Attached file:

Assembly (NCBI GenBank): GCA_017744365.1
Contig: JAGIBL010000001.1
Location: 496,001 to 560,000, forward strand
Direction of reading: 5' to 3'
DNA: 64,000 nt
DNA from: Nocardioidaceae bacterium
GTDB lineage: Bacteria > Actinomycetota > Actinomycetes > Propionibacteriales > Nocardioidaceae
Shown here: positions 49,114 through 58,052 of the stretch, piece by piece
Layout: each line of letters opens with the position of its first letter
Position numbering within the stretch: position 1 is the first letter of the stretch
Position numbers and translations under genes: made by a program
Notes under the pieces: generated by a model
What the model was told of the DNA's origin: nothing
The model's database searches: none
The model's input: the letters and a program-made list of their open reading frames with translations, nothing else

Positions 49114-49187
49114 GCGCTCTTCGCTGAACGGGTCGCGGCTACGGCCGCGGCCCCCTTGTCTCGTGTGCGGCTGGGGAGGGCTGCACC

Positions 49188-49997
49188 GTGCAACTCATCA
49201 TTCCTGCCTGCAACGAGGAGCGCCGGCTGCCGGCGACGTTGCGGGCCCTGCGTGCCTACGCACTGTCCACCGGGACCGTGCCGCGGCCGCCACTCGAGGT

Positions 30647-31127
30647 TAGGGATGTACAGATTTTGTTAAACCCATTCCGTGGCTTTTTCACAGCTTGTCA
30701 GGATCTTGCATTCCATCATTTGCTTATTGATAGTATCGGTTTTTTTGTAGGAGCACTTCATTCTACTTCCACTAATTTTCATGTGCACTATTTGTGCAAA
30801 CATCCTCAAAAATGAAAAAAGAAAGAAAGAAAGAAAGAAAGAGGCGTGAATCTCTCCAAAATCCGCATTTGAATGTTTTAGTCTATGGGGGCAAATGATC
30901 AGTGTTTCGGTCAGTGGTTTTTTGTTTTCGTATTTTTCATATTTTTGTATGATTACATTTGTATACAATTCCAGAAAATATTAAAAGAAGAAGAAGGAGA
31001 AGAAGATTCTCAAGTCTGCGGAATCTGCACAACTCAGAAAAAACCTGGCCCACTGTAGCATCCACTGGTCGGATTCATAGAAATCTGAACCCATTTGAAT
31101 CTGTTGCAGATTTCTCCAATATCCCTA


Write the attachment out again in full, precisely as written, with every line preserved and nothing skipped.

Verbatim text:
Assembly (NCBI GenBank): GCA_017744365.1
Contig: JAGIBL010000001.1
Location: 496,001 to 560,000, forward strand
Direction of reading: 5' to 3'
DNA: 64,000 nt
DNA from: Nocardioidaceae bacterium
GTDB lineage: Bacteria > Actinomycetota > Actinomycetes > Propionibacteriales > Nocardioidaceae
Shown here: positions 49,114 through 58,052 of the stretch, piece by piece
Layout: each line of letters opens with the position of its first letter
Position numbering within the stretch: position 1 is the first letter of the stretch
Position numbers and translations under genes: made by a program
Notes under the pieces: generated by a model
What the model was told of the DNA's origin: nothing
The model's database searches: none
The model's input: the letters and a program-made list of their open reading frames with translations, nothing else

Positions 49114-49187
49114 GCGCTCTTCGCTGAACGGGTCGCGGCTACGGCCGCGGCCCCCTTGTCTCGTGTGCGGCTGGGGAGGGCTGCACC

Positions 49188-49997
49188 GTGCAACTCATCA
49201 TTCCTGCCTGCAACGAGGAGCGCCGGCTGCCGGCGACGTTGCGGGCCCTGCGTGCCTACGCACTGTCCACCGGGACCGTGCCGCGGCCGCCACTCGAGGT

Positions 30647-31127
30647 TAGGGATGTACAGATTTTGTTAAACCCATTCCGTGGCTTTTTCACAGCTTGTCA
30701 GGATCTTGCATTCCATCATTTGCTTATTGATAGTATCGGTTTTTTTGTAGGAGCACTTCATTCTACTTCCACTAATTTTCATGTGCACTATTTGTGCAAA
30801 CATCCTCAAAAATGAAAAAAGAAAGAAAGAAAGAAAGAAAGAGGCGTGAATCTCTCCAAAATCCGCATTTGAATGTTTTAGTCTATGGGGGCAAATGATC
30901 AGTGTTTCGGTCAGTGGTTTTTTGTTTTCGTATTTTTCATATTTTTGTATGATTACATTTGTATACAATTCCAGAAAATATTAAAAGAAGAAGAAGGAGA
31001 AGAAGATTCTCAAGTCTGCGGAATCTGCACAACTCAGAAAAAACCTGGCCCACTGTAGCATCCACTGGTCGGATTCATAGAAATCTGAACCCATTTGAAT
31101 CTGTTGCAGATTTCTCCAATATCCCTA